Duke Ellington: Symphony of the Body and Soul

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The sound that Ellington created was unique. To me it was just classical music that sounded very different compared to anything I was used to listening as part of my academic regimen. Even without the extensive string section it still captured the vast palette of tones and textures of sound. It was rhythmically inventive. And the music could be both subtle and forthright. But more than anything else, the music of Duke Ellington—even in the 1960s—was a beautiful and richly laden document of the history of a people, which had emerged through tormented struggle into an exuberant sunshine of almost spiritual proportions. It was the document of a triumphant journey—that began in with the lament of the blues and... well taken together it was beginning to sound like a triumphant passacaglia... in continually evolving, emerging ode to joy. This swirling migration into human freedom began, in many respects, more than three decades ago...

It was time, time to put away the photograph of that day back between the dark pages of the old album of childhood memories.

Now I pick up the box that I received in the mail a week or so ago. It is one I have been expecting for some time and I am thrilled that it has finally arrived. I tear open the wrapping tape and its contents are revealed. This is Duke Ellington: 1936-1940 Small Group Sessions (Mosaic, 2006).

Duke Ellington has always occupied a very special place in my memory and in my heart. He was my second and most powerful inspiration. I wanted to look like him, tap my feet like him, sound like him when he spoke. Sit at the piano and play like him. At eight years of age, I knew that I would be asking Ludwig von Beethoven to make room for Duke Ellington. Now once again, I know why.

I spin the first of seven discs. The tape hiss is pronounced, but the magic and majesty of the music is unmistakable. I hear it all very clearly—despite the early primal rhythms that folks once called jungle music—yet I detect a thick sophisticated canvas of color and texture where notes and phrases meld and drip like life-giving sap from an age-old tree in a dense forest. It is misty and the mist too is alive. I am enraptured and seduced by the intense rhythm of the bass and drum and the growl of the Rex Stewart's cornet sharing melody with the svelte glissandos of Johnny Hodges' alto... horns in strange yet beautiful harmony. Mesmerized, I travel further back in time.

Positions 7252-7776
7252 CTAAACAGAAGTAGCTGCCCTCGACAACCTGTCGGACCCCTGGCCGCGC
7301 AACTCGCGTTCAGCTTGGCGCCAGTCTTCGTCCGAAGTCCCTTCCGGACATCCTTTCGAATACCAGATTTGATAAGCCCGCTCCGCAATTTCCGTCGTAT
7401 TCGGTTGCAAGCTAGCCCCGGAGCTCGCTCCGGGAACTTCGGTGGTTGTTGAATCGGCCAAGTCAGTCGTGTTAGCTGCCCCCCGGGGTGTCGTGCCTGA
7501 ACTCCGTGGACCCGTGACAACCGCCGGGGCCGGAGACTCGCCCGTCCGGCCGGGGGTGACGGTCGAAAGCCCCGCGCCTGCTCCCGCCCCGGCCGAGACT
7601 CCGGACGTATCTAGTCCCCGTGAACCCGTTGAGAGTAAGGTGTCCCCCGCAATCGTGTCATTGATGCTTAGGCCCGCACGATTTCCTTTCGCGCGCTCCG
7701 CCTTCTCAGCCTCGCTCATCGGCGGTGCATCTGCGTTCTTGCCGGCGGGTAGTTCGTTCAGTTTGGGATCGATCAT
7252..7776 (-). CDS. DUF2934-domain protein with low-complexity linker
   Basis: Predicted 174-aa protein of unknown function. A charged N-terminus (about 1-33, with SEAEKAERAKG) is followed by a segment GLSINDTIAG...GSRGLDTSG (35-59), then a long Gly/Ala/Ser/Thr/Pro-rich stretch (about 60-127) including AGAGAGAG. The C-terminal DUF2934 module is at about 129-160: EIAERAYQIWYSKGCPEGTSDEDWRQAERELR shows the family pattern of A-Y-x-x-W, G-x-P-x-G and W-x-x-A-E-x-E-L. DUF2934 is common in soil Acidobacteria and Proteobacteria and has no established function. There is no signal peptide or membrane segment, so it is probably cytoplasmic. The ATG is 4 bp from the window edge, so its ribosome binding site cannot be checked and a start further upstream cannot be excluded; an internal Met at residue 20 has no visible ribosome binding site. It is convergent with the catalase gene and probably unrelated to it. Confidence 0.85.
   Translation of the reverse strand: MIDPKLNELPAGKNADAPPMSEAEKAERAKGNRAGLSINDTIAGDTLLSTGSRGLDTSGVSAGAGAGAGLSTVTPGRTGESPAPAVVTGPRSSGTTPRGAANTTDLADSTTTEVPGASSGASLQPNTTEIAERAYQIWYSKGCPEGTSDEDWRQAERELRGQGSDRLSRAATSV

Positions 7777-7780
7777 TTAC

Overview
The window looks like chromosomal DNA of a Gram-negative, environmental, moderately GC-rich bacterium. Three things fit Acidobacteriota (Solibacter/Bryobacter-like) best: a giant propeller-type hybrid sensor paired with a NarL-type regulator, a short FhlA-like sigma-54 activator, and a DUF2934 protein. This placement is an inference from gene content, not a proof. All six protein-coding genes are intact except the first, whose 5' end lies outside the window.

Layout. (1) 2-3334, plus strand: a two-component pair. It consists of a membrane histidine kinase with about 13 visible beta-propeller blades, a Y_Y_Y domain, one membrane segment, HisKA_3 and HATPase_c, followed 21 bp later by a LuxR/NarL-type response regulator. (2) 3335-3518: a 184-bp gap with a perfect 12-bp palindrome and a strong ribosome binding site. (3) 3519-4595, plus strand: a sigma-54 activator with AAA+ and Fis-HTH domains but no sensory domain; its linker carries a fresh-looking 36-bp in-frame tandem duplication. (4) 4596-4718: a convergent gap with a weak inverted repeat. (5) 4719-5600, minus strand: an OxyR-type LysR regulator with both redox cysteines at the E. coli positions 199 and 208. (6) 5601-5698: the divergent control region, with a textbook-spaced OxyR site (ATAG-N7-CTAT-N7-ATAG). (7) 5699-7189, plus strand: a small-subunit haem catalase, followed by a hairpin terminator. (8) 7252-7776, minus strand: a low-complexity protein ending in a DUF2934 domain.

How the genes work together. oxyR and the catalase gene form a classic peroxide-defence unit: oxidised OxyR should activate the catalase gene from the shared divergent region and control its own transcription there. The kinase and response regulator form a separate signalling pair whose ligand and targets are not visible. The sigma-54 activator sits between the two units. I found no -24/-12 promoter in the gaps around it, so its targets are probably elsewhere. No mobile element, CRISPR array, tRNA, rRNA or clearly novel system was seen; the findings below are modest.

Now, as Alejo Carpentier did as he undertook that mind-expanding journey in search of the source of music in the Amazon years before, I retrace The Lost Steps. No longer a "baiano" I am a Yoruba now. The immense sophistication and architecture of this old-yet-new music and the scale of the compositions appear to dwarf all else in the world—including me. I am a bedazzled interloper now and I have an epiphany.

In it I see the how the Duke hears sounds. He hears everything differently. He hears sound and sees the color of each tone individually. He puts the two together in the notes he conceives for each of his musicians: Johnny Hodges, Rex Stewart, Harry Carney, Lawrence Brown, Juan Tizol, Tricky Sam and the others... Each, it appears has an individual living taste, an odor and a color and tone... Duke hears this in every note they will ever play, so he begins to live these sounds too as he conceives of them and writes them, these notes ascribed to each and his instrument both of which are indelibly hewn in the rocks of ages and which inhabit a unique color and texture and vibration. This explains how each trombone has a different hue... Trumpets growl and sing and the bass swings sexily, punctuated by tickling, rattling and rolling and rim-shooting... "Indigo Echoes" are subtly expressed in each take on disc 1. They are filled with a subtle grace that comes from a distillation of everything else to leave behind only the purest of pure sounds.

This is more than merely the work of a Washingtonian—albeit one who writes in the 1930s and 40s. It is the artistry of an alchemist of sound. One who is able to bypass the filigreed sound that fluffed the dance-bands of the era and the elegant puffery of the dance hall. It is the sonic secrets revealed at the hands of a veritable druid of sound.

The proverbial grail for Ellington was the orchestra that he came to lead with magical elegance. Anyone who cared to sip from the cup of the then new sound that in the late 1930's broke the cacophony of pedestrian entertainment so to speak knew that they were imbibing something special; something that so altered the music they were used to hearing that it couldn't but change the effect on mind and heart. Such was the effect that the music of Duke Ellington's small groups that it was to establish a new sound in the classical music of the 20th Century—a new era for all music that came after this to become—the "swinging-est" music yet, written and performed.


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